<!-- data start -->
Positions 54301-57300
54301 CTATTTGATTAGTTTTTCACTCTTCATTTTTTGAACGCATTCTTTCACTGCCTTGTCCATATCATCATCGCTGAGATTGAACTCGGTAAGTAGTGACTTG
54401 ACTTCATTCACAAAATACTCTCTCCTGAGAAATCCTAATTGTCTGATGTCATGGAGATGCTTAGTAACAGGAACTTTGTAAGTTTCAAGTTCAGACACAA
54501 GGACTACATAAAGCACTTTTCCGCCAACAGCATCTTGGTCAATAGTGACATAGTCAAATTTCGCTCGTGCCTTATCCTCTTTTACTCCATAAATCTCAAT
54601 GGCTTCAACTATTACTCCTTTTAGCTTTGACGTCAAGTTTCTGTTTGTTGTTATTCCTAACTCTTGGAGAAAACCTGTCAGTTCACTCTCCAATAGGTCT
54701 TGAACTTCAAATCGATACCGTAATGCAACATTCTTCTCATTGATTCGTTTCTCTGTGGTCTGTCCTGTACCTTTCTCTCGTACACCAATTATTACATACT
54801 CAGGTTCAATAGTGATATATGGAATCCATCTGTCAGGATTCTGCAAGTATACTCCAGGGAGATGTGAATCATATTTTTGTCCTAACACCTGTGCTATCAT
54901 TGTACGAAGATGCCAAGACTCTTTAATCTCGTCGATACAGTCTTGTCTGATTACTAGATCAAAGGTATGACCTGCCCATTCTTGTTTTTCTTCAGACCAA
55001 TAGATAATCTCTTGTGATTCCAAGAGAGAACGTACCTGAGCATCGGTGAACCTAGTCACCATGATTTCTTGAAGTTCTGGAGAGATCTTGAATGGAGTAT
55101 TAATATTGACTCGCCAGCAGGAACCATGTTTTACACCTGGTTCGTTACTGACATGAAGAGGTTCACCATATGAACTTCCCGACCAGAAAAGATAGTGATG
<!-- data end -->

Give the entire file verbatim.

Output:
Positions 54301-57300
54301 CTATTTGATTAGTTTTTCACTCTTCATTTTTTGAACGCATTCTTTCACTGCCTTGTCCATATCATCATCGCTGAGATTGAACTCGGTAAGTAGTGACTTG
54401 ACTTCATTCACAAAATACTCTCTCCTGAGAAATCCTAATTGTCTGATGTCATGGAGATGCTTAGTAACAGGAACTTTGTAAGTTTCAAGTTCAGACACAA
54501 GGACTACATAAAGCACTTTTCCGCCAACAGCATCTTGGTCAATAGTGACATAGTCAAATTTCGCTCGTGCCTTATCCTCTTTTACTCCATAAATCTCAAT
54601 GGCTTCAACTATTACTCCTTTTAGCTTTGACGTCAAGTTTCTGTTTGTTGTTATTCCTAACTCTTGGAGAAAACCTGTCAGTTCACTCTCCAATAGGTCT
54701 TGAACTTCAAATCGATACCGTAATGCAACATTCTTCTCATTGATTCGTTTCTCTGTGGTCTGTCCTGTACCTTTCTCTCGTACACCAATTATTACATACT
54801 CAGGTTCAATAGTGATATATGGAATCCATCTGTCAGGATTCTGCAAGTATACTCCAGGGAGATGTGAATCATATTTTTGTCCTAACACCTGTGCTATCAT
54901 TGTACGAAGATGCCAAGACTCTTTAATCTCGTCGATACAGTCTTGTCTGATTACTAGATCAAAGGTATGACCTGCCCATTCTTGTTTTTCTTCAGACCAA
55001 TAGATAATCTCTTGTGATTCCAAGAGAGAACGTACCTGAGCATCGGTGAACCTAGTCACCATGATTTCTTGAAGTTCTGGAGAGATCTTGAATGGAGTAT
55101 TAATATTGACTCGCCAGCAGGAACCATGTTTTACACCTGGTTCGTTACTGACATGAAGAGGTTCACCATATGAACTTCCCGACCAGAAAAGATAGTGATG